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Burns

Robert Burns

Friars Carse, Dumfries-shire

Period:
18th Century
Description:

A steel plate engraving from a drawing by Alexander Reid of the mansion house built by Captain Robert Riddell.

 

Robert Burns' neighbour at Ellisland was Robert Riddell of Friar's Carse, a country estate upstream from the farm. Immediately recognising Burns' talent, Riddell offered him the use of a summer house on the estate in which to meditate and write, away from the demands of the farm.

 

It was here that Burns composed the poem beginning, "Thou whom chance may hither lead" as a tribute to Robert Riddell and their growing friendship. They collaborated on several songs with Riddell supplying the airs for Burns lyrics. He was a collector of traditional Scottish music, a passion which he shared with the poet.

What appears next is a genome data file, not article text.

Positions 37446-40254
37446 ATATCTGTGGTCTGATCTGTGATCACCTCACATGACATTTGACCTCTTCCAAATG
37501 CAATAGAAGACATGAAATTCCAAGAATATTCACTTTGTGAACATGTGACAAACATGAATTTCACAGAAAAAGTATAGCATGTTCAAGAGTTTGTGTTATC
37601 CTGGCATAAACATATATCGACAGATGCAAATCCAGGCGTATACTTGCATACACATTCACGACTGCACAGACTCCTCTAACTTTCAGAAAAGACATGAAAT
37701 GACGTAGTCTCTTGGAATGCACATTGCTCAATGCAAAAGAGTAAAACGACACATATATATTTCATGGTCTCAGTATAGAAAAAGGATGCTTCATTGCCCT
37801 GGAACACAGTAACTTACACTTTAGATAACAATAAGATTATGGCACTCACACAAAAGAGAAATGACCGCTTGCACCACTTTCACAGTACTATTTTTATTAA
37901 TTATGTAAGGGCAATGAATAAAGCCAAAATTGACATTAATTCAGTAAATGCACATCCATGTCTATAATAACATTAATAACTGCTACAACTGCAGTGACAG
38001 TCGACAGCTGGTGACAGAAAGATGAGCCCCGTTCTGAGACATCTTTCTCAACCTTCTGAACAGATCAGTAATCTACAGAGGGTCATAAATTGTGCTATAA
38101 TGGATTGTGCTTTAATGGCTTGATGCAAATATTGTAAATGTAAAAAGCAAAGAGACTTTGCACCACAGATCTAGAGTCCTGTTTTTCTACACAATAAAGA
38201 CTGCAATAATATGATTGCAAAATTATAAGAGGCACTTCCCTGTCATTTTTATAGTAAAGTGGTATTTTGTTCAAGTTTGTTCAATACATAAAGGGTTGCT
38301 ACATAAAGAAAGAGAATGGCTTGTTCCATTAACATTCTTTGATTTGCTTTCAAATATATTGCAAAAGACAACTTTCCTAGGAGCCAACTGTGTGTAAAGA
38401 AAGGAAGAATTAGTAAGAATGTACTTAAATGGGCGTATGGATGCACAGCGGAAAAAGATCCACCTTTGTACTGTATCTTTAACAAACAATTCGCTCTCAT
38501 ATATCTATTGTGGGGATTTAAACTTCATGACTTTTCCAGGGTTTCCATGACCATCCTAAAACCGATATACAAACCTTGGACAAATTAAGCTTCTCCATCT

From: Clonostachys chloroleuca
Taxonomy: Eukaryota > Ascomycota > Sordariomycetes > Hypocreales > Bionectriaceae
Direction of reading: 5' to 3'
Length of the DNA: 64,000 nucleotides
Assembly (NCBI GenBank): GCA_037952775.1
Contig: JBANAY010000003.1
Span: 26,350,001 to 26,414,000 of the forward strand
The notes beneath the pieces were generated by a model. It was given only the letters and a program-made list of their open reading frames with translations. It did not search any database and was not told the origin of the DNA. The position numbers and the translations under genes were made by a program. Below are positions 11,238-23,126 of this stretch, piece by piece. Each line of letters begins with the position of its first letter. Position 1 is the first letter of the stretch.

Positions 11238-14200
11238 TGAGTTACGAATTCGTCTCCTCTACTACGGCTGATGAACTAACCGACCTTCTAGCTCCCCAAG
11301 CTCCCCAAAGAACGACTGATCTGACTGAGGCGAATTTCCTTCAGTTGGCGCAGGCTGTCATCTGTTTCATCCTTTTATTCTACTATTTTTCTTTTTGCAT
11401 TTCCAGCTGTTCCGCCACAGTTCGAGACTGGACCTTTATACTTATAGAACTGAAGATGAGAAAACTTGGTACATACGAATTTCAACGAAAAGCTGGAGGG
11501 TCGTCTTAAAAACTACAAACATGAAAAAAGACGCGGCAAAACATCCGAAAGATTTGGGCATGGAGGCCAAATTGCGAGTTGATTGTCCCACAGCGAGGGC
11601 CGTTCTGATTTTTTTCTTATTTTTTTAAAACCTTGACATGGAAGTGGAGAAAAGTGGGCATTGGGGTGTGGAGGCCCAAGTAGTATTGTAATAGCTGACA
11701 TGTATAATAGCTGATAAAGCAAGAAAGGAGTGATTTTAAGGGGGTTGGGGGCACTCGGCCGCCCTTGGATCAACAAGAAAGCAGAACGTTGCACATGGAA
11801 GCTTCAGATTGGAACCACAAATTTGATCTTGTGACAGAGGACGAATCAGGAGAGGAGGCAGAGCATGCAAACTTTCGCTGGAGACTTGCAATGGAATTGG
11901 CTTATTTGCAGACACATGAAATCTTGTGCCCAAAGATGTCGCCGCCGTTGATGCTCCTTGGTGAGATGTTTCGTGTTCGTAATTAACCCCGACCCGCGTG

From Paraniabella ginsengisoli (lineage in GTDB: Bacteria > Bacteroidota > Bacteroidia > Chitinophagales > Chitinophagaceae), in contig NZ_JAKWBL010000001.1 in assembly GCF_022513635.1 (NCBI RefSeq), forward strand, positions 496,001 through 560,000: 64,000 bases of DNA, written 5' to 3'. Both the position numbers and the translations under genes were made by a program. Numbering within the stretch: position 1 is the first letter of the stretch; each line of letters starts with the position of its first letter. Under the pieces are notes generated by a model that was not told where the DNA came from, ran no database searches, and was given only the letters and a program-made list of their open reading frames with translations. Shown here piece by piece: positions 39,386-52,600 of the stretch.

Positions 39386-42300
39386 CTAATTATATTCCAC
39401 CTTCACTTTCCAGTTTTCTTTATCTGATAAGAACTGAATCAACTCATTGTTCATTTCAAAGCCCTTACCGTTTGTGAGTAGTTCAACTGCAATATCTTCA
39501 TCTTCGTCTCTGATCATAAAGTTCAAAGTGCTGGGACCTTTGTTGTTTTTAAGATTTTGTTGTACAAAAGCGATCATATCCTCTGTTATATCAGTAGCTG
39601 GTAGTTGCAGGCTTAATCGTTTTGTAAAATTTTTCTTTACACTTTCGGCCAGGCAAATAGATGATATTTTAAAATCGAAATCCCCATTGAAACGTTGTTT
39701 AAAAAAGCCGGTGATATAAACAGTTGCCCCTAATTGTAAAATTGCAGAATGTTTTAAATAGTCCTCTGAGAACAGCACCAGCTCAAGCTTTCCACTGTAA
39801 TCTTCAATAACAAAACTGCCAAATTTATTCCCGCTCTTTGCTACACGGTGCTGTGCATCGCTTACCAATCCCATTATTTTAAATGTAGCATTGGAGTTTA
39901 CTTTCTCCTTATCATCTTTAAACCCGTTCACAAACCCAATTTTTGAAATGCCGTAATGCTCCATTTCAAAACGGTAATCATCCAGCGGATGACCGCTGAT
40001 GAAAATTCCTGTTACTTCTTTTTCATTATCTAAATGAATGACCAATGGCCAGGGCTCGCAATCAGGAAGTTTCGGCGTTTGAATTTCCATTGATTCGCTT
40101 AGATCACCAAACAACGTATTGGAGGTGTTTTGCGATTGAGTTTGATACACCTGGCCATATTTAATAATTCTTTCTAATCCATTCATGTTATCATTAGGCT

The mansion house was built in 1774 on the site of the mediaeval monastery which had occupied the estate. Robert Burns was a frequent visitor there and wrote several poems in honour of his host. This engraving is made from a drawing by the artist, Alexander Reid who also painted a miniature portrait of the poet.

Materials/Media:
paper
Dimensions:
width: 168 mm, length: 112 mm
Source:
Dumfries Museum & Camera Obscura
Accession number:
DUMFM:0199.103
Digital Number:
DMBN207n
Creation Date:
1 September 1793
Copyright:
Dumfries & Galloway Council